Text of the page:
The Northern Advocate and NZME Northland digital and radio platforms, are giving voters a chance to hear why the candidates standing deserve a vote on October 17.
Northern Advocate reporter Imran Ali and The Hits Northland day announcer Charmaine Soljak have interviewed candidates from the three Northland electorates: Whangārei, Northland and Te Tai Tokerau.
Over the next two weeks, The Hits Northland, the Northern Advocate, and the Northland Age will introduce you to the candidates, so you can be well informed before you cast your vote.
Today, we look at some of the candidates in the Northland electorate.
Substantially investing in Northlanders so they acquire the skills and the ability to transition to new jobs will be a key focus for flamboyant MP Shane Jones post Covid.
The Provincial Growth Fund champion will again contest this year's election under the New Zealand First banner and says he is proud to have driven economic growth back in the region through infrastructure, training and addressing years of neglect with initiatives such the PGF.
"I had three years of opportunity when I became a politician. Winston Peters and the New Zealand First Party gave me that chance to hop in that waka and going into this election, I am full of enormous personal satisfaction that our Government has been able to drive the economic agenda in the north."
To listen to the Hits Northland host Charmaine Soljak's interview click here</a> http://bit.ly/TheHitsShaneJones
Going forward, Jones said Northland needed to find better solutions so firms could bring in the talent and the rare skills they desperately needed and cited the example of the energy company in Ngawha which struggled to get the necessary skills and highly talented people for their projects.
"So, number one, the North must not become a hermit kingdom. Number two, we need bespoke solutions that are developed with industry to the extent they need to bring in foreign talent, they can still do it.
"Number three, we need to substantially invest in our own people that they can transition to new jobs and firms need to enjoy small but important things such as a handsome depreciation regime to incentivise them to spend their own money and boost productivity."
Housing was a major issue and he advocated a system where relocated houses should not be required to have a fresh building permit when it came to Māori housing.
"I think that local government has shown that it struggles to both understand and service the needs of Māori on multiply-owned Māori land, and for many Māori families, struggling with decent housing outcomes unless they have access to their own land, I doubt they'll ever afford new sections.
Jones said he had always supported the idea the Crown should hold land ownership and create housing solutions that meant young families bought the house but only ever paid a peppercorn rental for the land until such time they could buy it.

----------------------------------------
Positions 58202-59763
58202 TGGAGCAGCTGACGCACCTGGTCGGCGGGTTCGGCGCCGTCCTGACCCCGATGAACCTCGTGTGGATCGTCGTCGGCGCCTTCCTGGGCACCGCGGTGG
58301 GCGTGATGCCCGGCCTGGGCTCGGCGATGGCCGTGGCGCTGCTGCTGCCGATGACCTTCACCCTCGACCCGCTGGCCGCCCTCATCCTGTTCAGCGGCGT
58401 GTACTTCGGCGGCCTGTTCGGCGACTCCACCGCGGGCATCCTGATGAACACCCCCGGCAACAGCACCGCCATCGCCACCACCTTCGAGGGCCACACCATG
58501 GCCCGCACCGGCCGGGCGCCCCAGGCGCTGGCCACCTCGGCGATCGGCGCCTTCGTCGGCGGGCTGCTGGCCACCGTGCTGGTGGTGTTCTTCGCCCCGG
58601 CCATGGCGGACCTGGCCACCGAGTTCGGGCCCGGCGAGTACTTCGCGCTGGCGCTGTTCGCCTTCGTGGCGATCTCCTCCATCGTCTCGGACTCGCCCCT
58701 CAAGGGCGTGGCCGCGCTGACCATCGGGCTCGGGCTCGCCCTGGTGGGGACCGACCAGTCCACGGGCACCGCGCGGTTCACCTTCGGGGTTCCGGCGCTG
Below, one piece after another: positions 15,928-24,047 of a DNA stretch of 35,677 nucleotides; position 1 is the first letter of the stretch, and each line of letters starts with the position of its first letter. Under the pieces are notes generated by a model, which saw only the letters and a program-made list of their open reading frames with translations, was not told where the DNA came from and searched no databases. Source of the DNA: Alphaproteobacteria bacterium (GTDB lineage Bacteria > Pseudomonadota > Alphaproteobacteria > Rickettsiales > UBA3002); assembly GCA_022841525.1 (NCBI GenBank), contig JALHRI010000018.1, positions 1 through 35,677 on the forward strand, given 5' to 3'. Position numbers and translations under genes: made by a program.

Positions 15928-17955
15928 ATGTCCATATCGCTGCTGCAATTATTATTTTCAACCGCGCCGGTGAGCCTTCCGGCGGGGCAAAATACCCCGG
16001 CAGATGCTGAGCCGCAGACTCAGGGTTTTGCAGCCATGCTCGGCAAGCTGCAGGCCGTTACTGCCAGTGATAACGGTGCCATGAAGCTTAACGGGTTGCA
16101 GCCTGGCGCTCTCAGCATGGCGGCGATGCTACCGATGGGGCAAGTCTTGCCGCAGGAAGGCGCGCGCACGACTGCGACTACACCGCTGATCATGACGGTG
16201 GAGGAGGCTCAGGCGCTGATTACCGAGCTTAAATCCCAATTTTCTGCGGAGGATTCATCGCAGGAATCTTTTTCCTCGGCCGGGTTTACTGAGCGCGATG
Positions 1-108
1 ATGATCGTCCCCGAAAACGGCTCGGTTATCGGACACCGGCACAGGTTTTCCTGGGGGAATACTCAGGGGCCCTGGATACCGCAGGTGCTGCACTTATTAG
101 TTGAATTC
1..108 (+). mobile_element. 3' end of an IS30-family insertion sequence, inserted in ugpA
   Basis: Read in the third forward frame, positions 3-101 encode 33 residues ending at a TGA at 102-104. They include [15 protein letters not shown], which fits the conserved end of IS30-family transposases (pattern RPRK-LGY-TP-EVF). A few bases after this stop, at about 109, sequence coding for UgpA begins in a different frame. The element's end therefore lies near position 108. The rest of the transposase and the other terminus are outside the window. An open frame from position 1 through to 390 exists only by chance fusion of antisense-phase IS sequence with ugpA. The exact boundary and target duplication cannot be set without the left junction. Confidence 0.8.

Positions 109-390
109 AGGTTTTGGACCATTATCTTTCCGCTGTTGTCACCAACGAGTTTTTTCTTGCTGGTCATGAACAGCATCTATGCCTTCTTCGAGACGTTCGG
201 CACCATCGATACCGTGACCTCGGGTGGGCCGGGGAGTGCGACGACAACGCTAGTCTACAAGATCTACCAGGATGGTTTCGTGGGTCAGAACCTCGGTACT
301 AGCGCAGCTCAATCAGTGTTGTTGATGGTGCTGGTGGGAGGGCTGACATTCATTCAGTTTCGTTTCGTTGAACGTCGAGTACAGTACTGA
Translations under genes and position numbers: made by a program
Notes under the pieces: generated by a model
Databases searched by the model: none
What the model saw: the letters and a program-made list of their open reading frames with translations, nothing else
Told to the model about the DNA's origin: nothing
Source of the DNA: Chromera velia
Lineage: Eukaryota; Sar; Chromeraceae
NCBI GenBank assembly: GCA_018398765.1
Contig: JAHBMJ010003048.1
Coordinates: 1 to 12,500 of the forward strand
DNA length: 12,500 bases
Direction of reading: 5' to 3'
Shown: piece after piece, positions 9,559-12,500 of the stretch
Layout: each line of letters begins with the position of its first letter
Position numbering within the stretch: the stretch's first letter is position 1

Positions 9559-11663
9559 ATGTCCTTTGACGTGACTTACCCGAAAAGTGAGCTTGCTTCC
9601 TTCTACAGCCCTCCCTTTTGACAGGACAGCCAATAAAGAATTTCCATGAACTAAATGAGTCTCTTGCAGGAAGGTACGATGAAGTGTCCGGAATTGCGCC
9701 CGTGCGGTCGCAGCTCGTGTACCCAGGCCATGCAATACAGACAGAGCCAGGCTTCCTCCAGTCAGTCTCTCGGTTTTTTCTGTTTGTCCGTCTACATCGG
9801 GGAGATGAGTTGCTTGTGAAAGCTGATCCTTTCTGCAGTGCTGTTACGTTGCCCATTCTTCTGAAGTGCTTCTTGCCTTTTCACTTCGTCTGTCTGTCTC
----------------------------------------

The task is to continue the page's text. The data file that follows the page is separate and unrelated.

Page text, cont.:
Those solutions, he said, were well-known overseas and until we took such bold steps he remained pessimistic about housing solutions.
Not just the Crown, but private property owners should be able to develop and rent out houses, he said.
Jones finds the meth scourge a deeply emotional topic but admitted we could not jail our way out of the problem, referring to the need to take a flexible and targeted approach rather than sending addicts to prison.
"I think one area where we significantly dropped the ball over the last three years and if I had been the health minister, we put a lot of money into P but there's precious little evidence that the health department have used that money into improve the situation."
He said Finance Minister Grant Robertson agreed to adapt the criteria of the PGF that enabled genuine money to be invested into service providers to deal with the victims and families suffering from P.
Jones regards himself as "a poster boy" mandated by Peters to agitate and advocate for the expansion of Northport through the relocation of the Ports of Auckland.
On local government restructure, he wants to see territorial authorities in Northland move towards a shared services model — a better system of decision making and a more expeditious way of allocating resource consents for economic growth.
He believes science should triumph over ideology when it comes to the vexed topic of genetically modified organisms (GMOs).
"I've always felt that the solutions to the possum plague may very well lay in science as opposed to purely hunting, or poisoning.
"I also think that different strains of grass and different types of crops we should have a system that is flexible enough that we can learn from cutting-edge science and not be intimidated by ideologists in closing down the ability of science to evolve how we get from volume to value, economically speaking," Jones said.
His parents, both grandmothers and more recently his party leader have been people who inspired him the most.